I have a deep love for animals. This leads to joy, heartbreak, and varied emotions in between.
This ongoing series invites the viewer to pause and look into the lives of animals in everyday situations, in ordinary settings, and to ponder what these sentient beings might be feeling, thinking, or experiencing.
All of us who call the earth our home are interconnected and in some ways interdependent. I believe it is through empathy, compassion, wonder, and insight, which I hope this series evokes, that we begin to more fully recognize these connections and our responsibility to care for one another and for our mutual home.
To step into an empty sanctuary is to enter another world, hushed and echoey, full of dust-covered stories and prayers lingering through the years. I sit and listen to the creaks, touch the hymnals frayed from use, and experience a depth of solitude. Photography becomes meditation.
I step outside and still see God everywhere: on bumper stickers, yard signs, and telephone poles. In the wider landscape, out under the sky, I feel small and begin to think we are like little children wearing tinsel halos and catawampus wings.
I drive down the road and pass by closed doors, curtained windows, and abandoned churches which mirror the evanescence of my own certainty about anything.
Nine years ago, I went through a harrowing pregnancy and miscarriage. It felt as if God was still there, somewhere, but locked off in another room and inaccessible to me. That disorienting sense of presence obscured lingers even now.
In this ongoing series of photographs, I share what I experience as an ethereal sense of presence, alongside themes of longing, loss, and abandonment. I’m also drawn to things that seem a little off because I see myself in these less than perfect scenes.
The photographs explore, through sense of place, both the shifting culture of Christianity in the South and the story of my own impaired faith
I Feel Small, Louisiana, 2019
Valley of the Shadow, Alabama, 2018
The Sound of Sheer Silence, Alabama, 2019
Prayer for Illumination, Alabama, 2018
Been on My Knees So Long, Alabama, 2018
A Great Storm Arose. He was Asleep, Alabama, 2018
Shadow of the Cross, Alabama, 2018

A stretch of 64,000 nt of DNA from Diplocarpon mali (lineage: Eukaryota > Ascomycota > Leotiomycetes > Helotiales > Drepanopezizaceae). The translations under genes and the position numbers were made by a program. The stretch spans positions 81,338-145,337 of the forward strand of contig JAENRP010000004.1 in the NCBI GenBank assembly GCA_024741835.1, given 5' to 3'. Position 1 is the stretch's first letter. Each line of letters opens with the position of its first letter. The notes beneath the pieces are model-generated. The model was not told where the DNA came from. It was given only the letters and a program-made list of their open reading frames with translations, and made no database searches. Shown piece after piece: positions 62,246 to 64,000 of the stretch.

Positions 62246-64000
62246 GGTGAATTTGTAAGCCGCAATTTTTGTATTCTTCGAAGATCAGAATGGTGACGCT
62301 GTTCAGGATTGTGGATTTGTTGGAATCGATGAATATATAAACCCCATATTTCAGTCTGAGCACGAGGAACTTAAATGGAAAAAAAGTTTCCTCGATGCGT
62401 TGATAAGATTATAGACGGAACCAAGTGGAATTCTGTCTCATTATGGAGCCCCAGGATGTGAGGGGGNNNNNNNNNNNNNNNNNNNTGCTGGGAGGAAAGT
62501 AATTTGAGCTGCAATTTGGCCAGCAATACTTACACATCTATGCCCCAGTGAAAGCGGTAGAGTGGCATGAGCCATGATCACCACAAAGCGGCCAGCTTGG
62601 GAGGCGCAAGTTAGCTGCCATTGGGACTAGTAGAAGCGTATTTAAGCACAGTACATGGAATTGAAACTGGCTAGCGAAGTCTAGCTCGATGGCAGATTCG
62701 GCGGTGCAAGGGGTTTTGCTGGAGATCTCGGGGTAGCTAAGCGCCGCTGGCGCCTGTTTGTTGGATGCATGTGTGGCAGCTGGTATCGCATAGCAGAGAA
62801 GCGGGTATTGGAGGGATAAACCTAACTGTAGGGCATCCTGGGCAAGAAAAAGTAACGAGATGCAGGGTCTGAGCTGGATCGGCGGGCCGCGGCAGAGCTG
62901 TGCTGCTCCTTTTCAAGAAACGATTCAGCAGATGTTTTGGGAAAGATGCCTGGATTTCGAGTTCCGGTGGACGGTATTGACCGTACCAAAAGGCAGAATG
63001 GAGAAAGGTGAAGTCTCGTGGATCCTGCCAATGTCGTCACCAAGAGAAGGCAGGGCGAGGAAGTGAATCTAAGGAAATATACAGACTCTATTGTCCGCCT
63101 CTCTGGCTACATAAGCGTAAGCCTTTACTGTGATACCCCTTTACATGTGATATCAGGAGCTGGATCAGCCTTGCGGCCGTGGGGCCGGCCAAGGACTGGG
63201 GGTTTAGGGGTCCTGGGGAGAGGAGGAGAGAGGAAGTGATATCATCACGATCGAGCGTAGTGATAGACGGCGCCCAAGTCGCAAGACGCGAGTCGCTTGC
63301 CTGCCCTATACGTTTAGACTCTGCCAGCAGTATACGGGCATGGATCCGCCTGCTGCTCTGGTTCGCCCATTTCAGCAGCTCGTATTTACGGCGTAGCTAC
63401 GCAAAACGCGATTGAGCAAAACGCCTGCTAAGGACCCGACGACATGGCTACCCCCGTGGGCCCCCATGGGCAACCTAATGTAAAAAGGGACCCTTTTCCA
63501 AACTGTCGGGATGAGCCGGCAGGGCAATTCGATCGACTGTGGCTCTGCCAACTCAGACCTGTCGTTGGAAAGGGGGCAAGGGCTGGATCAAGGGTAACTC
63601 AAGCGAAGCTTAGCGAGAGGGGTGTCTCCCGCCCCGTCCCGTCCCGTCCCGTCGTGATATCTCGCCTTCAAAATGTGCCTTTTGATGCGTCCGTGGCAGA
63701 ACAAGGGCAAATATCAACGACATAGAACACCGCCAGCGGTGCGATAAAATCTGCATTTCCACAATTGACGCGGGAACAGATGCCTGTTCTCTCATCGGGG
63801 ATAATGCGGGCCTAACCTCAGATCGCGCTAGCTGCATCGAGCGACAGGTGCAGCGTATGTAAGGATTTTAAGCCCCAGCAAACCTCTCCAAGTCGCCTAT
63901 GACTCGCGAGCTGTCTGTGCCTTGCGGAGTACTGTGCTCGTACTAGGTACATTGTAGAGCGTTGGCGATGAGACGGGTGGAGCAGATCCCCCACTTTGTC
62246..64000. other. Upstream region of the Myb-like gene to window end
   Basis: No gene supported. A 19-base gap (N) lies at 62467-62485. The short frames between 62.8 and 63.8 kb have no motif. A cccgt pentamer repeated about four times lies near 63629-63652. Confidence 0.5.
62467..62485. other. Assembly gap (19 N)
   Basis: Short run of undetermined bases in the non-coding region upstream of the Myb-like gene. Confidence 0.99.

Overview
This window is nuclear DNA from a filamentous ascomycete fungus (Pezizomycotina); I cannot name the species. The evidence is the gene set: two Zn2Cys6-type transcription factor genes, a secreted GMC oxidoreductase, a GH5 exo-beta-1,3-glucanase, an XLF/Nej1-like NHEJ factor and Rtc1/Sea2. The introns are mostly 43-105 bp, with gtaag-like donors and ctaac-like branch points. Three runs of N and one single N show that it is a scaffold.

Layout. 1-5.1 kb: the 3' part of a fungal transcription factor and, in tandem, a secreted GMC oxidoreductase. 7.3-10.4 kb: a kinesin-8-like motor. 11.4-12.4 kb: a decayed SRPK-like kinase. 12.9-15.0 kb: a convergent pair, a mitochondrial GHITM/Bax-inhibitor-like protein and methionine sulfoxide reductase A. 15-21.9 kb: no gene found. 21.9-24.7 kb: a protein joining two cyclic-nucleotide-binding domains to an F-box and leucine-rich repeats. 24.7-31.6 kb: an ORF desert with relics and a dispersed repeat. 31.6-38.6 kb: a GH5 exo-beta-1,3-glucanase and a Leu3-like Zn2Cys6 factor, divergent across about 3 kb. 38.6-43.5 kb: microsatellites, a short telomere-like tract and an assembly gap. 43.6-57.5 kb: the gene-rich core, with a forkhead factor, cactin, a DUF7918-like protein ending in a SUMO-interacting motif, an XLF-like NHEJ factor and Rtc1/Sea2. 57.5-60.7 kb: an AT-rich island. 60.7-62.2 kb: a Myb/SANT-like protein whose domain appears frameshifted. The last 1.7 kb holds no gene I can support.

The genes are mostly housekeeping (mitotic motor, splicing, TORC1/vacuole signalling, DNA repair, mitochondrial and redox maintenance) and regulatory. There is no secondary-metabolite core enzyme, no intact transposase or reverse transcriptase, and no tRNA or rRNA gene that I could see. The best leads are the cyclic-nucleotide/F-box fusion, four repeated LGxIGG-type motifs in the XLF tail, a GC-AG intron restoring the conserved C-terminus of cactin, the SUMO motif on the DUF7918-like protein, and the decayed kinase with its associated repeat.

Broken, Alabama, 2018
Crown of Thorns (Domestic Violence Sunday), Alabama, 2018
It is Finished, Alabama, 2018
Forsaken, Alabama, 2019
They have Taken Him Away (Rev. Dr. MLK Jr’s Church), Alabama, 2019
A Prayer for the Vanishing, Alabama, 2019
Knock, Alabama, 2018
Palm Crosses & Christmas Lights, Alabama, 2018
Can a Mother Forget, 2019
Were You There, Mississippi, 2018
Where Two or Three are Gathered, Alabama, 2018
Waiting for Sunday, Alabama, 2018
Golgotha, Alabama, 2018
All Through the Night, Alabama, 2019
She Thought He was the Gardener, Alabama, 2019
The Curtain was Torn from Top to Bottom, Mississippi, 2009
Taste and See, Alabama, 2018
Your Light Will Come, Alabama, 2018
My Soul will Magnify the Lord, Alabama, 2019
Open Wide Your Mouth and I Will Fill It (Church Food Pantry), Alabama, 2018
Paradise (Church accommodations originally for Katrina Relief Volunteers), Mississippi 2018
The Wise Men (Ready for Storage), 2019
Human beings are absent in this series on the American South, yet their presence is seen and felt. In the stillness, I imagine the stories which linger in remnants left behind, conversations shared around crowded tables, and the people who have paused in each place throughout the years. Tenacity and transience are here, and sometimes time stands still.
As I have wandered through this hot and steamy region that I call home, I have been surprised by beauty in the familiar and enchanted by ordinary details imbued with the mystery of the unknown.
The Rainiest City
As the rain splatters, splashes, drips, and thrums, a music arises unique to each place and to each storm. In a similar way each type of rain creates distinctive visual patterns, and brightens, deepens, or softens the colors we see.
When I look out the window I am drawn to the painterly scenes created by rain. As one who has lived through the destructive power of hurricanes and other traumas, I find peace, strength, and hope in this everyday beauty and grace.